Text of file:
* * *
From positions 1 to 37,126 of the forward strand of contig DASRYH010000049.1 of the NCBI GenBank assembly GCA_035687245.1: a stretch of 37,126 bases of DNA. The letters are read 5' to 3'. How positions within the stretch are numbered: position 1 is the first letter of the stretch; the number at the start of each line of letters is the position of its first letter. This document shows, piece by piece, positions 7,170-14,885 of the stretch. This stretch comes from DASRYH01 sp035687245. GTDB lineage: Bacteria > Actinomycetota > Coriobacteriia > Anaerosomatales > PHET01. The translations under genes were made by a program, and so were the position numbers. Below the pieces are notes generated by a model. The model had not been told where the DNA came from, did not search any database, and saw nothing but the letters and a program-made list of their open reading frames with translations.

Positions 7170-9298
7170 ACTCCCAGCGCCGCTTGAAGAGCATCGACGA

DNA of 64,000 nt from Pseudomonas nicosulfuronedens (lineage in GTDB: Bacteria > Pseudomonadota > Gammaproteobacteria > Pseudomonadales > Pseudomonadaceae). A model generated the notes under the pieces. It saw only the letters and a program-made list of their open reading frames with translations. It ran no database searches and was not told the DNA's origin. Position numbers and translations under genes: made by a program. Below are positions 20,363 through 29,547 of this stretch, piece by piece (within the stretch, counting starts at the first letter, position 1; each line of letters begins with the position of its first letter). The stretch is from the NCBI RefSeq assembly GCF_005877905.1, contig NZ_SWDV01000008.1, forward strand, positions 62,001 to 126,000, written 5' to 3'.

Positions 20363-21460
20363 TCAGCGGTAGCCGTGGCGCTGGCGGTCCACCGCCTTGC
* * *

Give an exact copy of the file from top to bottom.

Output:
From positions 1 to 37,126 of the forward strand of contig DASRYH010000049.1 of the NCBI GenBank assembly GCA_035687245.1: a stretch of 37,126 bases of DNA. The letters are read 5' to 3'. How positions within the stretch are numbered: position 1 is the first letter of the stretch; the number at the start of each line of letters is the position of its first letter. This document shows, piece by piece, positions 7,170-14,885 of the stretch. This stretch comes from DASRYH01 sp035687245. GTDB lineage: Bacteria > Actinomycetota > Coriobacteriia > Anaerosomatales > PHET01. The translations under genes were made by a program, and so were the position numbers. Below the pieces are notes generated by a model. The model had not been told where the DNA came from, did not search any database, and saw nothing but the letters and a program-made list of their open reading frames with translations.

Positions 7170-9298
7170 ACTCCCAGCGCCGCTTGAAGAGCATCGACGA

DNA of 64,000 nt from Pseudomonas nicosulfuronedens (lineage in GTDB: Bacteria > Pseudomonadota > Gammaproteobacteria > Pseudomonadales > Pseudomonadaceae). A model generated the notes under the pieces. It saw only the letters and a program-made list of their open reading frames with translations. It ran no database searches and was not told the DNA's origin. Position numbers and translations under genes: made by a program. Below are positions 20,363 through 29,547 of this stretch, piece by piece (within the stretch, counting starts at the first letter, position 1; each line of letters begins with the position of its first letter). The stretch is from the NCBI RefSeq assembly GCF_005877905.1, contig NZ_SWDV01000008.1, forward strand, positions 62,001 to 126,000, written 5' to 3'.

Positions 20363-21460
20363 TCAGCGGTAGCCGTGGCGCTGGCGGTCCACCGCCTTGC